Asahi Kasei to buy Zoll Medical for $2.2 billion

Bloomberg

Asahi Kasei Corp., a maker of synthetic fibers and industrial chemicals, has agreed to buy U.S. company Zoll Medical Corp. for $2.2 billion (¥181 billion) to expand its presence in the critical care products field and also to boost sales in Asia.

Asahi Kasei will pay $93 a share for Zoll Medical, which is based in Chelmsford, Massachusetts, and makes devices to help revive patients, the companies said in a statement Monday. That is 24 percent higher than Zoll’s closing price of $75.10 on Friday.

The acquisition will speed the Tokyo-based company’s expansion of its health care business that it aims to triple to ¥500 billion by 2020. Asahi Kasei said it will sell Zoll’s resuscitation devices and other products in Asia, as well as allowing access to the U.S. market as it seeks a share of the global critical care market estimated at $48 billion and growing at about 7 percent annually.

“This transaction will allow us to build on Zoll’s strong U.S. business position and its technology leadership, with Zoll forming the cornerstone of our critical care business,” Taketsugu Fujiwara, president of Asahi Kasei, said in the statement. “Together we will pursue new opportunities in the high-growth markets of Asia.”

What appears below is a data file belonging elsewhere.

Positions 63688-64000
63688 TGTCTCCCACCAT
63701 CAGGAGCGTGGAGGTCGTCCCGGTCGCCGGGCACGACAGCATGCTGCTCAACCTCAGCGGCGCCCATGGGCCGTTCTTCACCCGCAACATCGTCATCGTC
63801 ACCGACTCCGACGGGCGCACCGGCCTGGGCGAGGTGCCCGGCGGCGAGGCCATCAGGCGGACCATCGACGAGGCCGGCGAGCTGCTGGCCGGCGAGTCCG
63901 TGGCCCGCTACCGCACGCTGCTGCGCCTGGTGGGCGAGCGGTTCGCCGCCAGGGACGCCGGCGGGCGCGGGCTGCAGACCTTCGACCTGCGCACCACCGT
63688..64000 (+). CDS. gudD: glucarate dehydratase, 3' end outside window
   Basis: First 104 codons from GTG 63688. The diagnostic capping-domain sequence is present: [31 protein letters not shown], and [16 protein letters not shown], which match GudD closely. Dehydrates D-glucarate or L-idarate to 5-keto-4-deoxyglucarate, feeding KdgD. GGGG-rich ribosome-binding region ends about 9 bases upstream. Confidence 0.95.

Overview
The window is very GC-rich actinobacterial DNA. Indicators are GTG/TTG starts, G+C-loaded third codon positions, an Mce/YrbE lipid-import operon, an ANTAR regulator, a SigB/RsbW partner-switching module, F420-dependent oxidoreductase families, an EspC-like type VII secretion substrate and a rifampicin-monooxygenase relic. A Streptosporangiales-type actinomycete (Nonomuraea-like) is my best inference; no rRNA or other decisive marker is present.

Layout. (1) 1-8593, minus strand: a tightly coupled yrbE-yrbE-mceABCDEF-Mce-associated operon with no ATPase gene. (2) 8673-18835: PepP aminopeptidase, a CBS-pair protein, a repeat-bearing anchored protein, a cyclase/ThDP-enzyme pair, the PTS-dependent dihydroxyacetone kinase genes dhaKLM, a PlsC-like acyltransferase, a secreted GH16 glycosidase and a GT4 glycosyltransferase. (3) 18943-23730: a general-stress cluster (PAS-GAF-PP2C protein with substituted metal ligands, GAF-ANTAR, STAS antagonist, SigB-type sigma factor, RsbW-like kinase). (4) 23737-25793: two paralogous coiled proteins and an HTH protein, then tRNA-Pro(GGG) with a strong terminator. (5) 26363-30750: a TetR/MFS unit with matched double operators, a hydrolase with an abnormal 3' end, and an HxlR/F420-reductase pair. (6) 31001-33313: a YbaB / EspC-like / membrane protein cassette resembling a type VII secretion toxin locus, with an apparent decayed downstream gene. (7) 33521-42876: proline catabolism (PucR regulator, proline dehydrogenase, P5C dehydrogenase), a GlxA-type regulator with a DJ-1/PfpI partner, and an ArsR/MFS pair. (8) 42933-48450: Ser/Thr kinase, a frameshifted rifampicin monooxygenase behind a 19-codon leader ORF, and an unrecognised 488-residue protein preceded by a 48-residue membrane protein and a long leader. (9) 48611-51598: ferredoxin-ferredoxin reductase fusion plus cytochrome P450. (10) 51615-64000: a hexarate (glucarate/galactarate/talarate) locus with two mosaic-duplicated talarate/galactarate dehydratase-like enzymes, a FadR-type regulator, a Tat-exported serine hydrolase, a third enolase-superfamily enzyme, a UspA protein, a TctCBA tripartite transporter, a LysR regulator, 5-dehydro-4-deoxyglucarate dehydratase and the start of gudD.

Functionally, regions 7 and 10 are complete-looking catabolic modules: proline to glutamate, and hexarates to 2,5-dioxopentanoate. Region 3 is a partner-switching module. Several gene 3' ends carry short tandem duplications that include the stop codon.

The price offered by Asahi Kasei is 26 percent higher than Zoll’s average closing price over the 20 days through last Friday, lower than the 53 percent average premium for 19 similar-size acquisitions of health care product companies in the past five years, according to data compiled by Bloomberg.

Zoll Medical, founded in 1980 by three people, including heart specialist Paul M. Zoll, sells a removable defibrillator vest used for patients at risk of cardiac arrest.

The product, which had sales of $111 million in fiscal 2011, has strong potential for growth, Fujiwara said in a briefing in Tokyo on Monday.

Zoll’s net income rose 65 percent to $31 million in the year ended Oct. 2, according to Bloomberg figures.

Its sales have grown an average of 16 percent annually for the past 10 years on demand in North America, said Yasuyuki Yoshida, an executive at Asahi Kasei.

Japanese technology companies are seeking health care equipment businesses as ways to expand. Sales in the world’s 10 biggest markets for medical devices are estimated to grow 6.8 percent a year between 2010 and 2015 to reach $228 billion, according to MarketsandMarkets, a marketing research firm based in the U.S.

Fujifilm Holdings Corp. agreed to buy SonoSite Inc., a maker of portable ultrasound machines, for about $1 billion in December and proposed a partnership with Olympus Corp., the world’s biggest endoscope maker. Sony Corp. is also considering an investment in Olympus. Olympus recently admitted to huge accounting fraud.

Asahi Kasei signed a partnership with Zoll Medical and began selling its automated external defibrillator last August. The partnership led to the acquisition announced Monday, Yoshida said.